The Ambassador Theatre Group Ltd (ATG) today announced plans to re-name London's Comedy Theatre, The Harold Pinter Theatre , after the distinguished playwright, screen writer, director, political activist and actor.
The Comedy Theatre, owned by ATG since 2000, was built by J. H. Addison and originally opened in 1881 as the Royal Comedy Theatre. The Theatre was designed by the well known theatre architect Thomas Verity.
The range of work at the Comedy Theatre has been far reaching, from musical comedies to revival and experimental theatre and includes hugely successful shows such as Savages starring Paul Scofield in 1973 and The Rocky Horror Show making its West End debut in 1979. Alan Bennett has appeared with Patricia Routledge in his Talking Heads and Stockard Channing appeared in Six Degrees of Separation.
But no history of the Comedy Theatre would be complete without reference to Harold Pinter. The Comedy Theatre has been the West End home to no less than 7 Pinter productions over the last 21years including The Homecoming, No Man's Land, Moonlight, The Hothouse, The Caretaker with Michael Gambon (one of the theatre's biggest box office successes), The Lover The Collection starring Gina McKee (directed by Jamie Lloyd and produced by Howard Panter for ATG) and most recently, a sell-out run of Ian Rickson's production of Pinter's Betrayal starring Kristin Scott Thomas and produced by Sonia Friedman.
At the Comedy Theatre, Pinter also directed Otherwise Engaged by Simon Gray, Twelve Angry Men by Reginald Rose, The Old Masters by Simon Gray and another hugely successful run of The Caretaker.
The first show to open at the newly named Harold Pinter Theatre on 13 October, will be Death and The Maiden by Ariel Dorfman. Dorfman's explosive moral thriller stars Thandie Newton and is directed by Jeremy Herrin.
Howard Panter, ATG's Joint Chief Executive and Creative Director, said: "The work of Pinter has become an integral part of the history of the Comedy Theatre. The re-naming of one of our most successful West End theatres is a fitting tribute to a man who made such a mark on British theatre who, over his 50 year career, became recognised as one of the most influential modern British dramatists."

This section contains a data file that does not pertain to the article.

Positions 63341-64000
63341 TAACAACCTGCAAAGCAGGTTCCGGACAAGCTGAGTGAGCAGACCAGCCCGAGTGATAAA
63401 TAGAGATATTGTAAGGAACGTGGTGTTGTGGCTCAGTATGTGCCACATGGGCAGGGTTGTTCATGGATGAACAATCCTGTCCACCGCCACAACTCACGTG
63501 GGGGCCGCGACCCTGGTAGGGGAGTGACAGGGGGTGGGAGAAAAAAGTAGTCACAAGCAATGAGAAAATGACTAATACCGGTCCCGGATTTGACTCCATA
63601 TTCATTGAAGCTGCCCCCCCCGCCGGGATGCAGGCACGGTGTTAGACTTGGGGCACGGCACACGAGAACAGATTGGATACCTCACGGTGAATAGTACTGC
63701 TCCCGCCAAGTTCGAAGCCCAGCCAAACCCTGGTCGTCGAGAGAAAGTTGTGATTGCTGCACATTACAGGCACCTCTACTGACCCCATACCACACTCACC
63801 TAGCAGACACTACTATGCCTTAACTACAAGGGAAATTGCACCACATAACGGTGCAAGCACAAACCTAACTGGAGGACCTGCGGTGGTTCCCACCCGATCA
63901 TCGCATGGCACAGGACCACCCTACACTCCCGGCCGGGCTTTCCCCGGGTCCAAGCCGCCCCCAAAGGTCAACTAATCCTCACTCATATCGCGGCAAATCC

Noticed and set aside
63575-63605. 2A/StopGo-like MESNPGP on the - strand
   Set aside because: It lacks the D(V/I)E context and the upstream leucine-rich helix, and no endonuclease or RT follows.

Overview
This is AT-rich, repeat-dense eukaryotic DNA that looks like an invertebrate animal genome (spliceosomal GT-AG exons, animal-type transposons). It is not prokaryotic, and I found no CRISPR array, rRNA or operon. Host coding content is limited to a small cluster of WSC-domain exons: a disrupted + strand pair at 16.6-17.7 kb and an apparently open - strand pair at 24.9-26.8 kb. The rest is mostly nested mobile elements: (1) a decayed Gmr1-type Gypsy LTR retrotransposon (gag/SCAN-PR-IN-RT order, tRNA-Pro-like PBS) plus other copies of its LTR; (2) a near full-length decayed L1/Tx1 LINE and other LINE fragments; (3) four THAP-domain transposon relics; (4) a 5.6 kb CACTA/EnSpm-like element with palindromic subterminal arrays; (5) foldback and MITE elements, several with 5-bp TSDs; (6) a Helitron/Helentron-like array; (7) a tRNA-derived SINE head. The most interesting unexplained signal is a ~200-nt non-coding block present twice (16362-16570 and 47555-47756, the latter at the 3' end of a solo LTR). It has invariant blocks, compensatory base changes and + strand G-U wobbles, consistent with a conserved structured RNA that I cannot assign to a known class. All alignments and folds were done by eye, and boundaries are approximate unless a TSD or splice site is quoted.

Born in 1930 in East London Harold Pinter wrote 32 plays, 22 screenplays and directed 36 theatre productions. He received the Nobel Prize for Literature in 2005, and was awarded the Companion of Honour in 2002. His many awards include the Laurence Olivier Award and the Moliere D'Honneur for Lifetime Achievement, the European Theatre Award and the Legion d'Honneur. In October 2006, Pinter performed Samuel Beckett's monologue Krapp's Last Tape at The Royal Court Theatre, directed by Ian Rickson.
Harold Pinter was married to Antonia Fraser, with whom he lived from 1975 until his death in 2008. She said, "Harold would have been so pleased by this honour and I am very moved at the news."
Ariel Dorfman, Novelist and Playwright, said: "That it should precisely be Death and the Maiden which begins its run in the building just after it has been christened with the name of my dear friend Harold Pinter, fills me with joy and also seems extraordinarily appropriate. That play is dedicated, after all, to Pinter. He was its godfather and guide when it first opened twenty years ago and my mentor for most of my writing life. How wondrous that the very play that owed its first life to Pinter, will now be reborn inside a theatre that bears its name!"